Tomorrow is the last of the series, we’ll check out the Collections Cafe.

Chihuly Photos, Series 2 of 4

Chihuly Sealife Overview

Chihuly Sealife Sculpture

I’m sharing a look at some photos of my trip to the Chihuly Museum in Seattle.  Yesterday I gave an overview of the museum visit in Series 1 of 4, and today I present some photos from inside the Exhibition Hall.  The photo captions are the terms that Chihuly chose for his exhibit.

These four photos are in different rooms of the interior segment of the exhibit.  Every room in this segment was intricately lit to enhance the colors and features of each individual glass sculpture.  The lighting of this exhibit must have taken months to set up, it is impeccable.

Since this was all fragile glass and there were no ropes restricting people, the few children that were in here were noticeably quiet and well-behaved…I think because a parent would lose their house and everything in it if anything got broken…ha.

Chihuly Sealife Close-up

Chihuly Sealife Close-up

This sculpture in the Sealife Room was a colorful, winding mass of colored glass intended to look like underwater sea life.  I found kelp, anemones, sea stars and much more.  The room was very dark except for this glowing kelp forest that throbbed with life.

The Mille Fiori was on a reflective platform, also in a dark room.  All you could see, besides the other patrons, were these flowers of glass in varying sizes.  Mille Fiori is Italian for “a thousand flowers.”  You could walk around the entire display, and even though it was on a platform only about a foot off the ground, some of the glass pieces towered over my head.

There was a room with breathtaking chandeliers, one with textiles and glass sculptures that mimicked the textiles, copper-colored octopus and other glass sea creatures, and even a boat filled with round glass floats.

Chihuly Mille Fiori

Chihuly Mille Fiori

I leave my very favorite of the indoor exhibit for last, though I thoroughly enjoyed all the art.  This was called the Persian Ceiling.  It was glass pieces in an array of bright colors, all arranged in the ceiling of the room.  Spotlights from the rafters pierced through the glass and into the room where we all stood.  I liked this one best because the walls and floor were radiating with color from the objects in the ceiling.  It felt like we were standing inside a kaleidoscope.

Chihuly Persian Ceiling

Chihuly Persian Ceiling

I am a devoted scholar of light.  Being a novelist, I think my love of light comes from noticing so many details.  And in watching light wherever I go, no matter what time of day, I see so many beautiful scenes and shadows in this world.  Glass captures light, and colored glass brings light to life.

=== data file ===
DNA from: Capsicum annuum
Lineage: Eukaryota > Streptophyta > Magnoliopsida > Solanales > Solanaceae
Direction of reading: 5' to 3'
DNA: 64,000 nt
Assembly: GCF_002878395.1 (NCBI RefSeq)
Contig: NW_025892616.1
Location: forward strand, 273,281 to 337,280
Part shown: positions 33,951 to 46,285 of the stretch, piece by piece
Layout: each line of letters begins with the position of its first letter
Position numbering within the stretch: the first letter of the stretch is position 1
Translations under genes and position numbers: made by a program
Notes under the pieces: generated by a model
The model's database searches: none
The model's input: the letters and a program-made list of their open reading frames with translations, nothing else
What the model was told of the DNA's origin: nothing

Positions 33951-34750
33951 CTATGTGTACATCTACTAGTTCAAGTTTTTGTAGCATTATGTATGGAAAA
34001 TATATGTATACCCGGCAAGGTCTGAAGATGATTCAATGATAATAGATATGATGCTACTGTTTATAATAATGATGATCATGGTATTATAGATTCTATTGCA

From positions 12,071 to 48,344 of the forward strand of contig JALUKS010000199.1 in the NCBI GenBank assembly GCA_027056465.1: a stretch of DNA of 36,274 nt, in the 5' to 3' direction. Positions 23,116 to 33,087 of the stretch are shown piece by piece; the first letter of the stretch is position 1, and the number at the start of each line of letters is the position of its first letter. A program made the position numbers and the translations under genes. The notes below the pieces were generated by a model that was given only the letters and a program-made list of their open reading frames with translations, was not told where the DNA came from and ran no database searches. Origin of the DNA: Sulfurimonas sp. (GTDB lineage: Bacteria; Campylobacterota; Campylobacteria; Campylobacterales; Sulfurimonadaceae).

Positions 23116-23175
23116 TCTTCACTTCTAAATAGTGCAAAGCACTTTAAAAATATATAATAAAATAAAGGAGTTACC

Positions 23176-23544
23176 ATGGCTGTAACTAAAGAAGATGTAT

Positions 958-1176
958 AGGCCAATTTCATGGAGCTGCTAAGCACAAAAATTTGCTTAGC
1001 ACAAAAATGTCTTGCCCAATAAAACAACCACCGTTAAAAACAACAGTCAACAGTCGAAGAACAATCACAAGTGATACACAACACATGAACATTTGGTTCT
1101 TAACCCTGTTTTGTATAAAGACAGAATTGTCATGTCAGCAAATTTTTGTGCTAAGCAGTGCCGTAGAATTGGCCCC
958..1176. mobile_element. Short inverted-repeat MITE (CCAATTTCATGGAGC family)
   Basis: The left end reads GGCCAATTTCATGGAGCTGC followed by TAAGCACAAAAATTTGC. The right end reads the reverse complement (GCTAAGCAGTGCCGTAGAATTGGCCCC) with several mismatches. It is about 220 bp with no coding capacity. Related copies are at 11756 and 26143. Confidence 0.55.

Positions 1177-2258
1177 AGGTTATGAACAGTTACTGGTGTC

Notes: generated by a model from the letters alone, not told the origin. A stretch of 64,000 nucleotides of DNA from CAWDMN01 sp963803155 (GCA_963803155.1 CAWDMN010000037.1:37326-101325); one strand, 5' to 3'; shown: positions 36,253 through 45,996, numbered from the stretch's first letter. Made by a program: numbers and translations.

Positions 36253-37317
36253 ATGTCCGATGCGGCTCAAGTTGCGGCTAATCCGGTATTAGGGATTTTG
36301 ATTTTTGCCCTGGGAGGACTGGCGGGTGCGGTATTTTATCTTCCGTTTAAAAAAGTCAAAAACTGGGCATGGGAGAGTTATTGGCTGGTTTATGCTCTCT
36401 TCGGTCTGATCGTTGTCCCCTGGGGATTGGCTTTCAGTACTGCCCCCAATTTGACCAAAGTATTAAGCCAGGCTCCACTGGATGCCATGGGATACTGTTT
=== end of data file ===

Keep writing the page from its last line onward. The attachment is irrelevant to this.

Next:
Tomorrow we’ll visit the Garden….

Chihuly Photos, Overview, Series 1 of 4

Chihuly Museum Glasshouse with Space Needle

Chihuly Museum Glasshouse with Space Needle

I mentioned in my previous post Sparkling Seattle how much I enjoyed the Chihuly Exhibit; this starts my 4 part series of photos from the exhibit.  I had seen the Chihuly Exhibit when it came to the deYoung Museum in San Francisco in 2008, and enjoyed it so very much.  To be honest, I don’t spend a lot of time in art museums because big cities are not my favorite thing to do.  I much prefer wildlife adventures.

But over the holidays I had the pleasure of spending Christmas week with friends in Seattle, and in between our marathon baking sessions, friends, and visiting, we chose one museum adventure.  I love colored glass, I love this man’s art, and our host had not yet been to the museum so we ventured to the Chihuly Museum.

Dale Chihuly’s glass sculptured art is featured in his own museum called Chihuly Garden and Glass.  It opened in 2012.  Born in Tacoma and partly schooled in Washington, this Museum is an enormous tribute to his fine glass work.  It is in the Seattle Center right next to the Space Needle.  Some of his indoor glass works I had seen at the rotating exhibit in San Francisco.  But a second part I had not seen, it was displayed in a newly built 40 foot tall glass and steel structure called The Glasshouse.  This photo was taken in there.

A third section of the exhibit is outside The Glasshouse in an exterior garden installation that is phenomenal.  It is glass sculptures integrated into a landscaped garden at the base of the Space Needle.

Last but not least, there is a Cafe in the museum that features his personal collections, this is really fun and creatively displayed.  The man has collected a variety of items over the years (an eccentric?) including bottle openers, transistor radios, and accordions.  The Cafe, which has really excellent food, is called Collections Cafe and is also featured in this series.  I will feature photos of the Exhibition Hall, The Glasshouse and Garden, and one of the Cafe too.

If you cannot get to a Chihuly exhibit, I hope these photos will grace you with some of the magic of his glass expression.